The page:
http://www.airforcetimes.com/article/20 ... ed-Eielson



Wait Wait Wait!
What does the AF think that it is doing?
There is way too much Open Space up there in Alaska to risk a single engine aircraft flying around.
I'm sure cooler heads will soon prevail. :wink:
Daddy why do we have to hide? Because we use VI son, and they use windows.
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Unread post12 Aug 2014, 01:20

Why Canada needs a competitive process to choose a fighter jet
11 Aug 2014 C.S. Sullivan

"C.S. Sullivan is a former general officer and fighter pilot, has served in senior command and leadership positions in the Canadian Forces, NATO and NORAD, and commanded international combat operations in Afghanistan....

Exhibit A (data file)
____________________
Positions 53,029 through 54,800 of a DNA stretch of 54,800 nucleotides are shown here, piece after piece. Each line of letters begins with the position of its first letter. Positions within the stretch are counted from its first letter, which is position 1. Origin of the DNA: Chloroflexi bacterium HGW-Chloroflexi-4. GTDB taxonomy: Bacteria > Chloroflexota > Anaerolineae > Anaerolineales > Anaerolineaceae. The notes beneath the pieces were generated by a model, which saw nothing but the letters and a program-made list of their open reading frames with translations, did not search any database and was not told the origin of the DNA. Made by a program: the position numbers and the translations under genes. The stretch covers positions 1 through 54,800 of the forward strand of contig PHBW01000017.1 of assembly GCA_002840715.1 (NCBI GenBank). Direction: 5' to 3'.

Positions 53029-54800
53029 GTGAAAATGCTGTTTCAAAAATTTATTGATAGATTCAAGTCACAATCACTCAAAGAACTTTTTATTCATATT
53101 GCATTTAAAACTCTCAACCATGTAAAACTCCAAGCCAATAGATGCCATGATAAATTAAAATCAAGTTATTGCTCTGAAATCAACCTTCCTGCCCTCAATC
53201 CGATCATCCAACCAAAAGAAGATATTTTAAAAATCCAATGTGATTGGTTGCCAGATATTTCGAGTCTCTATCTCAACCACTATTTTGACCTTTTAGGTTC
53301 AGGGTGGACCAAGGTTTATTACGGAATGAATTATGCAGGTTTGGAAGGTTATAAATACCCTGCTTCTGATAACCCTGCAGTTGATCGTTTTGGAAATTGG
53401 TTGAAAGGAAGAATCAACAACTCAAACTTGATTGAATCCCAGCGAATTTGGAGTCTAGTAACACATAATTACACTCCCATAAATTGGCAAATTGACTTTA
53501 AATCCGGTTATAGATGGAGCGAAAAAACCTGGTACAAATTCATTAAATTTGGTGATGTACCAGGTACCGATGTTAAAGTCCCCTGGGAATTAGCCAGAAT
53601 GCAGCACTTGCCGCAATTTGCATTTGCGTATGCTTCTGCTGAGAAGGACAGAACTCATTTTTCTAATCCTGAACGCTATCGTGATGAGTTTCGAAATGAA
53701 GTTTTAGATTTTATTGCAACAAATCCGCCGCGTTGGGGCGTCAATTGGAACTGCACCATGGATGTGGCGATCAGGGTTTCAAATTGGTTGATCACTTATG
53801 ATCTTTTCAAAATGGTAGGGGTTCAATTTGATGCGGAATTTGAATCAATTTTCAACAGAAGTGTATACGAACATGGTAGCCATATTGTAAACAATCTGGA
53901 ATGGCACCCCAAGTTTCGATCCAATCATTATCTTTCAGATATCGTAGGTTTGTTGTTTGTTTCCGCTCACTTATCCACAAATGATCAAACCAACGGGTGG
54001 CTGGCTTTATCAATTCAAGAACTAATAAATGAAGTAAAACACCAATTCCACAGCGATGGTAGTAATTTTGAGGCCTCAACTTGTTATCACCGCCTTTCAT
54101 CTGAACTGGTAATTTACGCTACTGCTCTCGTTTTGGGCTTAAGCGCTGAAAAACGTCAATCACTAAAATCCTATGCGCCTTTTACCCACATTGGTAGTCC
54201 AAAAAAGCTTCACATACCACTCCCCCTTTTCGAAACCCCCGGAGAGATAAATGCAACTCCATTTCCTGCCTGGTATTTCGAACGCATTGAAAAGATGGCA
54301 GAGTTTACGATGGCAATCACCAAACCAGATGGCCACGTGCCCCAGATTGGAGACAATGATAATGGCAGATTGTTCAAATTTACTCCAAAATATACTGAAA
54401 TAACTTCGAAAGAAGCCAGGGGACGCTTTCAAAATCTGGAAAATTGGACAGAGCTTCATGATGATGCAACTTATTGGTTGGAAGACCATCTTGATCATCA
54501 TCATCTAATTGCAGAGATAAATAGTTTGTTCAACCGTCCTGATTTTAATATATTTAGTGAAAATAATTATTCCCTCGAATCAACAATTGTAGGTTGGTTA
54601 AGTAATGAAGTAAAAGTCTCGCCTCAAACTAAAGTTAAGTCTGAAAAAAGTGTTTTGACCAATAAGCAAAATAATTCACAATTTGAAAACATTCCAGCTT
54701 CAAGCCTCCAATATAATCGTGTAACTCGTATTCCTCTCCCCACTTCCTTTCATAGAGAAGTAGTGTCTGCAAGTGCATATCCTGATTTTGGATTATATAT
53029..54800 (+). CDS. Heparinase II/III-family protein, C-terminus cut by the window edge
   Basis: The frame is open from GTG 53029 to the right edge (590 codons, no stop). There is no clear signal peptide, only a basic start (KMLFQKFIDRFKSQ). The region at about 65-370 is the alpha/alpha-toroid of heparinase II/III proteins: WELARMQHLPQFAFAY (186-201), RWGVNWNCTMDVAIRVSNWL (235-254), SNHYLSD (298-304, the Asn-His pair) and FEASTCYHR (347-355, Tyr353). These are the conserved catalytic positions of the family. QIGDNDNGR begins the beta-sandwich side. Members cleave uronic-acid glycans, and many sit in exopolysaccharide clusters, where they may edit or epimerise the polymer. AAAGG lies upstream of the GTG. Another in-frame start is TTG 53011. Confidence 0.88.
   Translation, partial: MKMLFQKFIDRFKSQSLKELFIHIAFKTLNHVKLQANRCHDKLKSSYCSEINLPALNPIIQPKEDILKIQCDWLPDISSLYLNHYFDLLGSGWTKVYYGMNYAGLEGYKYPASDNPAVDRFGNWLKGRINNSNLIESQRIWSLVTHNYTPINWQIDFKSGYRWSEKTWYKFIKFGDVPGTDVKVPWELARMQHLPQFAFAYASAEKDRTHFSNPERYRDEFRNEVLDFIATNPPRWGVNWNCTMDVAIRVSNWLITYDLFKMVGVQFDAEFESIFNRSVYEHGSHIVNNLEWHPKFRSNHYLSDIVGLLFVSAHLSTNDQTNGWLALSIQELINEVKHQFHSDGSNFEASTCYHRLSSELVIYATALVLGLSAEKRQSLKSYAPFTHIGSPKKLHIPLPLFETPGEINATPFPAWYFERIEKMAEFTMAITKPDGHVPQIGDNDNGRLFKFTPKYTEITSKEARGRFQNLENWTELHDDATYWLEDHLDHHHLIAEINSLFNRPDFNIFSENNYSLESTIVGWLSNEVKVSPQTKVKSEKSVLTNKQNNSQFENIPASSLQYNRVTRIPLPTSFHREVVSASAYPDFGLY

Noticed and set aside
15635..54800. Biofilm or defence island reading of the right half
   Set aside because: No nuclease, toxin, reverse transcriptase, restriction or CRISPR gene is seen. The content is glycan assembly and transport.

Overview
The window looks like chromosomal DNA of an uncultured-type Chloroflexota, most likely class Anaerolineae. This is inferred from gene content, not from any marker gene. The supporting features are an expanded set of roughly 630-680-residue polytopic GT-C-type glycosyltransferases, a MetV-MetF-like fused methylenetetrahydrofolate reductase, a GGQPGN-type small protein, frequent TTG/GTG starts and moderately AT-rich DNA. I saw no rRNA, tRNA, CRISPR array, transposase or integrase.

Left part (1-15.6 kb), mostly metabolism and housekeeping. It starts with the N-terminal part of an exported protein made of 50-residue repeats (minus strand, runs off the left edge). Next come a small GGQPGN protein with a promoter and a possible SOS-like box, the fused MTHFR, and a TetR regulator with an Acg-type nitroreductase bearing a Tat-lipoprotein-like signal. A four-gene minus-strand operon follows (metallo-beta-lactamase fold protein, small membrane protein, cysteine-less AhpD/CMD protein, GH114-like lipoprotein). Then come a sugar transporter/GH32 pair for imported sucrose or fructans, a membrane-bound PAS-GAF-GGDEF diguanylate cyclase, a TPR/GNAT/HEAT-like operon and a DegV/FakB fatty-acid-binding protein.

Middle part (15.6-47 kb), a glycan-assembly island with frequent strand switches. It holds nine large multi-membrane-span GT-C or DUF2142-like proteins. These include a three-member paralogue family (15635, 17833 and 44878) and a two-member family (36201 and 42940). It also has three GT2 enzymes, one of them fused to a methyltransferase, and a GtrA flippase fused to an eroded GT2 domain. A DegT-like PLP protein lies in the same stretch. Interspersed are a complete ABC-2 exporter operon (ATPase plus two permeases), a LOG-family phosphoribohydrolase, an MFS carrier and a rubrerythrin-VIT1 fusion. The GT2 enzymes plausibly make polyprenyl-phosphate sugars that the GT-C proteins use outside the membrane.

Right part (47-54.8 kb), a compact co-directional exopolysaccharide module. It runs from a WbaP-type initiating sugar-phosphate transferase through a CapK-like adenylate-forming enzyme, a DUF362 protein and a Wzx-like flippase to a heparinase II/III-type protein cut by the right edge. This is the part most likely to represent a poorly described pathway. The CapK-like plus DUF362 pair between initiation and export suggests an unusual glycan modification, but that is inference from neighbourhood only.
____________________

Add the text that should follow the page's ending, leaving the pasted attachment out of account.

"...
For this reason, Lockheed-Martin designed the F-35 to be a stealthy strike fighter with the ability to carrying out pre-emptive and retaliatory strikes against China and Russia. Although assessed as highly unlikely that Canada would participate in these types of “discretionary” combat missions, "

... not a good fit for Canada’s non-discretionary missions...."

Source: http://www.theglobeandmail.com/globe-de ... e19985970/


Again I note. It is true that Canada shouldn't have to respond to real threats. NORAD (read ultimately in a crunch US) will respond for Canada's interest (at least before the current US administration that was assumed ..) They do it for the Baltic countries now.

However, make no mistake.
A. Putin wants the Arctic resources.. (see current oil deals in the midst of sanctions)
B. He will push if no one pushes back (see Crimea)
C. He tests regularly the boundaries and edges .. (see recent Bear flights)